Kino Bermondsey is a 48-seat independent cinema with café-bar and terrace. Refitted in December 2017 with a new screen, a new projector, an incredible new sound system and new red leather seats, it’s simply fantastic. Come and enjoy the latest blockbusters, arthouse, classic and independent films and documentaries.
Kino Bermondsey regularly runs special events alongside its film programme, including question and answer sessions and an annual film festival.
New films start on a Friday and tickets go on sale at 2 PM every Monday. Tickets for live and special events go on sale 4 – 6 weeks in advance.Book Online
Showing from Friday 13th March 2020
From Friday 13th March, Kino’s new films are The Invisible Man and Portrait Of A Lady On Fire. Plus multi-award-winner Parasite continues.
Also this week is a special screening of independent film Soundtrack To Sixteen with a Q&A with the writers and producer on Monday 16th March at 8.30pm.
Kino Babies screenings on Friday 13th February (Portrait of a Lady on Fire) and Wednesday 18th (Portrait of a Lady on Fire) at 2.30pm.
See full listings below.
£9 Mondays and Matinees; 2-4-1 Tuesdays; and Happy Hour at the bar on every Monday and Wednesday 4 – 7pm.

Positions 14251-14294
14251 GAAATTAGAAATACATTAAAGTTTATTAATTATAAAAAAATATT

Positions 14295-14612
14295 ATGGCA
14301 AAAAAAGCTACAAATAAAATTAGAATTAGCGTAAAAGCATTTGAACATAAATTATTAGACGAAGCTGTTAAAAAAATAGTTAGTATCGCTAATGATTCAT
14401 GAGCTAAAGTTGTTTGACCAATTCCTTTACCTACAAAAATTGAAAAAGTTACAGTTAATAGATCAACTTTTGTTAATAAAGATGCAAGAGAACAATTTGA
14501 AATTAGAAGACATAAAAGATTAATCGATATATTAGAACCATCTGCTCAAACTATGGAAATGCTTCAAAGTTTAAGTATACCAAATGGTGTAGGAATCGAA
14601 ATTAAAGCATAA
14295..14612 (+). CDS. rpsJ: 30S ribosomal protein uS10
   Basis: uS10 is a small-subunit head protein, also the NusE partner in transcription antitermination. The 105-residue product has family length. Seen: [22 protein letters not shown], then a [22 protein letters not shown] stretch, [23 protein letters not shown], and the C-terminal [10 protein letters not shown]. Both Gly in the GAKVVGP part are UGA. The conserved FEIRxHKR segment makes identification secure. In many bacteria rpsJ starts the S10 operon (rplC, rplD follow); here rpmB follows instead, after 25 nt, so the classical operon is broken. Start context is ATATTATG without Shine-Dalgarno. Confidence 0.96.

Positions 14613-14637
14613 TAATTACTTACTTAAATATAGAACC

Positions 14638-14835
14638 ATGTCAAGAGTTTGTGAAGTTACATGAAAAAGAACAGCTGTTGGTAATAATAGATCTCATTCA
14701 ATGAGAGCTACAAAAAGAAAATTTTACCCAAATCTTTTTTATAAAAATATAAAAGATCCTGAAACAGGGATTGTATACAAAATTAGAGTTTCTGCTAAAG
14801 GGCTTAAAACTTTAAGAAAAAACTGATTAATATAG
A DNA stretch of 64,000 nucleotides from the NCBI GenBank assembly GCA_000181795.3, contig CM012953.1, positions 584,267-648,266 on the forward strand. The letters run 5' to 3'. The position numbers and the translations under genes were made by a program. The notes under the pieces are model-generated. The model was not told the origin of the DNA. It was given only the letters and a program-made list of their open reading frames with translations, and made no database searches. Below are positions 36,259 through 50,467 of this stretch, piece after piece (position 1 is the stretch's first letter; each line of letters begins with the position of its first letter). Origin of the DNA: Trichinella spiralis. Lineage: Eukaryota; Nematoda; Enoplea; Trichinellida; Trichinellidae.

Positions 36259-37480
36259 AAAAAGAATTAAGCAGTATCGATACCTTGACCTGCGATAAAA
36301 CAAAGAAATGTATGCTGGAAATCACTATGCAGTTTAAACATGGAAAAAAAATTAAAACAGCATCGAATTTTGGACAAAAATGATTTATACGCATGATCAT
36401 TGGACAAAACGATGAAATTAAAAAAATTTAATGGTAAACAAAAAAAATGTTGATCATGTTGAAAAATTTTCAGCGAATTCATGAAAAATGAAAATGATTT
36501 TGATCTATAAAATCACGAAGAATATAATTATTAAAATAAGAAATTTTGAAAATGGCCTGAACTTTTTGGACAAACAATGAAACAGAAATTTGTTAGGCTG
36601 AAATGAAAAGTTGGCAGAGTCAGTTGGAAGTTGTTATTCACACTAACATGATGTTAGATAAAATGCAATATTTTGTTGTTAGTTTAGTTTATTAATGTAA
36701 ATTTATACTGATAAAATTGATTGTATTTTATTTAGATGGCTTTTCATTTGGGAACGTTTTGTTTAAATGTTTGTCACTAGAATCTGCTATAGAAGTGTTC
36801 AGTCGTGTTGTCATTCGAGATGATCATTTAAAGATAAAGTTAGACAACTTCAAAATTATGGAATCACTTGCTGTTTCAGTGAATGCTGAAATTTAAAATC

The Invisible Man
’a smart, unexpected delight’ ★★★★ The Times
‘a taut, paranoid thriller that redefines ‘gaslighting’’★★★★The Telegraph
‘Elisabeth Moss is spooked by her abusive, deceased ex-boyfriend in this gripping update of HG Wells’s classic with a Hitchcockian twist’ ★★★★ The Guardian
‘Moss, as you’d expect, is fantastic’ ★★★★ Evening Standard
Portrait Of A Lady On Fire
‘as mesmerisingly magical as anything I can recall seeing on screen’ ★★★★★ The Observer
‘a drop-dead beautiful film’ ★★★★★ Metro
Soundtrack To Sixteen + Q&A
Special screening on Monday 16th March at 8.30pm with a Q&A hosted by Dom Lenoir, with Hillary Shakespeare (director/writer), Anna-Elizabeth Shakespeare (writer) and Ben Jacques (producer) – all tickets £9.50
‘a dazzling work, gripping from beginning to end’ ★★★★★ Time Out
‘a cinematic masterpiece ‘★★★★ The Guardian
‘it’s a film that burrows under your skin and sinks in its teeth’ ★★★★ The Telegraph